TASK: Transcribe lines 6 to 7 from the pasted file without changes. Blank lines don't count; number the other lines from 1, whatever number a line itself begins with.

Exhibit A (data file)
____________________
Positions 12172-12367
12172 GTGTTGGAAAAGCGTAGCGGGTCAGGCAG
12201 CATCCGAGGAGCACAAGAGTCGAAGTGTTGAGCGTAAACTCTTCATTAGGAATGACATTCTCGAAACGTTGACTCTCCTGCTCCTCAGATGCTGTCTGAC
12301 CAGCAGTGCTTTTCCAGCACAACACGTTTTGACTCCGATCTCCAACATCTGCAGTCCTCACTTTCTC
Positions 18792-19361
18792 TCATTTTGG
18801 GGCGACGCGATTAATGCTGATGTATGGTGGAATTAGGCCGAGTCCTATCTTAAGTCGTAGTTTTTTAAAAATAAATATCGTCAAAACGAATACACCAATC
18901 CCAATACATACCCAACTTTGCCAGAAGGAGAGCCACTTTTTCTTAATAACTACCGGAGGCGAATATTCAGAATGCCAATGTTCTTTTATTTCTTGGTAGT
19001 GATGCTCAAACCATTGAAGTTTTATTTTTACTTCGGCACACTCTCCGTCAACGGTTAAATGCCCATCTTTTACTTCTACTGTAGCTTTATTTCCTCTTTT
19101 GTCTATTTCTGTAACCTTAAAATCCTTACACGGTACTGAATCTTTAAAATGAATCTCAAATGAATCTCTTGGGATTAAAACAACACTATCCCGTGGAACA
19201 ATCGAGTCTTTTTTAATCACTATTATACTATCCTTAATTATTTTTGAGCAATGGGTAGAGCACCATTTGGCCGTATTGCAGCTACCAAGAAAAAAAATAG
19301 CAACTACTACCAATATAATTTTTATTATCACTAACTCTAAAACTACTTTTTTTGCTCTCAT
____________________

18792 TCATTTTGG
18801 GGCGACGCGATTAATGCTGATGTATGGTGGAATTAGGCCGAGTCCTATCTTAAGTCGTAGTTTTTTAAAAATAAATATCGTCAAAACGAATACACCAATC